10. Palestinians should be occupied, dispossessed and ignored. Iran should be starved and threatened from all sides. Cuba should be embargoed, and Americans prohibited from going there to see what its people have done in a half century free of Yankee rule. Black and brown babies and their parents, relatives and neighbors should be bombed with drones in Pakistan, Yemen, Somalia and similar places. The politicians and corporate commentators have a misleading name for this. They call it “foreign policy.” The realistic term for it is global empire.

9. Africa should be militarized, destabilized, plundered and where necessary, invaded by proxy armies like those of Rwanda, Ethiopia, Burundi or Kenya, or directly by Western air and ground forces, as in Libya. President Georgia Bush announced the formation of AFRICOM, the US military command for the continent which has officially swallowed all US civilian diplomatic presence. But only a black US president, even under the cover of “humanitarian war” could have invaded an African nation and openly dispatched special forces to Central Africa.

8. US Presidents can kidnap citizens of their own or any nation on earth from anyplace on the planet for torture, indefinite imprisonment without trial or murder them and neighboring family and bystanders at will. To be perfectly fair, there are distinctions between Republicans and Democrats here that don’t amount to differences. Republicans Cheney and Bush got their lawyers to say these things were OK and did them. Democrat Obama got Congress to enact “laws” giving these acts a veneer of fake legality, something a Republican probably could not have done.

7. Oil and energy companies, and other mega-polluters must be freed to drill offshore almost everywhere, and permitted to poison land and watersheds with fracking to achieve “energy independence”. The Republicans say “drill baby drill” but it seems only Democrats can chill out enough supposed “environmentalists” to make this happen. Obama campaigned on restricting offshore drilling four years ago, and reversed himself just before the BP oil disaster in the Gulf. The White House cooperated with BP in lying to the public about the extent of the disaster and has shielded BO from paying anything like the value of actual damages incurred to livelihoods, human lives and the environment.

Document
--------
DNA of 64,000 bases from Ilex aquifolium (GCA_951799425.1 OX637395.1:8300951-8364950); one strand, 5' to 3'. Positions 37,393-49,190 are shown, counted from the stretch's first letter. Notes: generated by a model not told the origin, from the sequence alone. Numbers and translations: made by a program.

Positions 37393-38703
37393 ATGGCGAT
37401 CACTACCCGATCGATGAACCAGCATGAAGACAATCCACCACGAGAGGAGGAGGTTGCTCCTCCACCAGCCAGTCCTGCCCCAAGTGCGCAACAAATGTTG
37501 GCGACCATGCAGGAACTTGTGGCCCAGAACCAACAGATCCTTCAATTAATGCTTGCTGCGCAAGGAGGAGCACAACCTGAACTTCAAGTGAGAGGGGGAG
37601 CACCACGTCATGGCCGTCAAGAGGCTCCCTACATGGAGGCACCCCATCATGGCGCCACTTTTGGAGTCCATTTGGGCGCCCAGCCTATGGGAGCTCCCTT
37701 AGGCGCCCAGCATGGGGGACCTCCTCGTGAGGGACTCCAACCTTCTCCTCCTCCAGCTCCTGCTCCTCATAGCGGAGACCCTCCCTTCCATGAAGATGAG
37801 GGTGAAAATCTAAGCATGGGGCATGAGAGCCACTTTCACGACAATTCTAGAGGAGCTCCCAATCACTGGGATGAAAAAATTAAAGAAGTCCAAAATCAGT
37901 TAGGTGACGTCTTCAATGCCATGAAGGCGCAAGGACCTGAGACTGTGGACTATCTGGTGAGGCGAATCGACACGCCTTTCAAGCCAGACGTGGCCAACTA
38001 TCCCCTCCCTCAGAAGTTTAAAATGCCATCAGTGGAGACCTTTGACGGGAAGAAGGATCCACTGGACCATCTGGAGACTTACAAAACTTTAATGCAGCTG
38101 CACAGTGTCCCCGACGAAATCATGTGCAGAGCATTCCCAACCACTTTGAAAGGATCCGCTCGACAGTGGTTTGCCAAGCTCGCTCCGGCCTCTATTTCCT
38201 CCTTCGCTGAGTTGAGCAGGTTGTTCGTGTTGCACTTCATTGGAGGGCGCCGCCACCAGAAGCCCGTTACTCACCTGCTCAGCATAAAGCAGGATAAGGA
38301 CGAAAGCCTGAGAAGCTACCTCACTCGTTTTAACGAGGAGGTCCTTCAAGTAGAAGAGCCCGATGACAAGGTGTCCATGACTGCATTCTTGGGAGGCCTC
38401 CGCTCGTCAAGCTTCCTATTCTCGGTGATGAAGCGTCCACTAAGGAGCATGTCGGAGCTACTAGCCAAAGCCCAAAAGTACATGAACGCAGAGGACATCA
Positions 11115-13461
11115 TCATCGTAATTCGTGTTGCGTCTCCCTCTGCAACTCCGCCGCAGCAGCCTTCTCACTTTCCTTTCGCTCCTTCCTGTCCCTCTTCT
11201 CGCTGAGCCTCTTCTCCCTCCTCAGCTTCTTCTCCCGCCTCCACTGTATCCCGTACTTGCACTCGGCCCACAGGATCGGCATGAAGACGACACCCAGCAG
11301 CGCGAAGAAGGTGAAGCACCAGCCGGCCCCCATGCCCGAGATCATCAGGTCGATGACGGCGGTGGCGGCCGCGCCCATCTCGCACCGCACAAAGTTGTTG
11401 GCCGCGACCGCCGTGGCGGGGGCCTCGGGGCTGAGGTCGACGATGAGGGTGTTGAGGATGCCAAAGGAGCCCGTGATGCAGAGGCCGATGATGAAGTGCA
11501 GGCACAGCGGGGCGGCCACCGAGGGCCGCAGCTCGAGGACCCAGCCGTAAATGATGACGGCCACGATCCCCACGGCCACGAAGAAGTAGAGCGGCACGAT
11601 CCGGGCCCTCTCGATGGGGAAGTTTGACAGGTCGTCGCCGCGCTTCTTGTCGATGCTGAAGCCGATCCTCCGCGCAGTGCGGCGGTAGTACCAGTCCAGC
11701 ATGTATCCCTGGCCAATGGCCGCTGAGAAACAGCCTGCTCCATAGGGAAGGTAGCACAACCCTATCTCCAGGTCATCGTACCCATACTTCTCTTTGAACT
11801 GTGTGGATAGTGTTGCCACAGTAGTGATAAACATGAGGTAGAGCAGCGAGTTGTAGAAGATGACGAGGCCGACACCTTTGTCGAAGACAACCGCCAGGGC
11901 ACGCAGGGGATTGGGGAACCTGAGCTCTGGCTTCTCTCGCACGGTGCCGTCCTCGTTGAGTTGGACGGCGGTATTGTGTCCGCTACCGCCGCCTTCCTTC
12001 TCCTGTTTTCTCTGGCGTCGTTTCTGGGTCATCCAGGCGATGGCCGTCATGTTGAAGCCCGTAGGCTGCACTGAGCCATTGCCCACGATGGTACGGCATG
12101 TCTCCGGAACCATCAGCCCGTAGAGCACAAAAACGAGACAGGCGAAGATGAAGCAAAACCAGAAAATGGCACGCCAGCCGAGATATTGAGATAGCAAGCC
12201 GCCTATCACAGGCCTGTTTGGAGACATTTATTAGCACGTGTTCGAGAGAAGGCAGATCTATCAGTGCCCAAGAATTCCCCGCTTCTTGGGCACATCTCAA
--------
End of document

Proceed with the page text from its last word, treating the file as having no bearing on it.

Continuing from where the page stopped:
6. The FCC should not and must not regulate telecoms to ensure that poor and rural communities have access to internet, or to guarantee network neutrality. Republicans have always been in favor of digital redlining, against network neutrality. Barack Obama claimed on the campaign trail he’d take a back seat to nobody in guaranteeing network neutrality. But he appointed as FCC chair a man who helped write the infamous Telecommunications Act of 1995, which gave away the government-built internet backbone to a handful of immensely powerful telecoms like AT&T and Comcast, and flatly reversed himself on network neutrality. The Department of Justice was forced to stop the ATT-T-Mobile merger by a storm of public outrage, but approved the Comcast-NBC deal.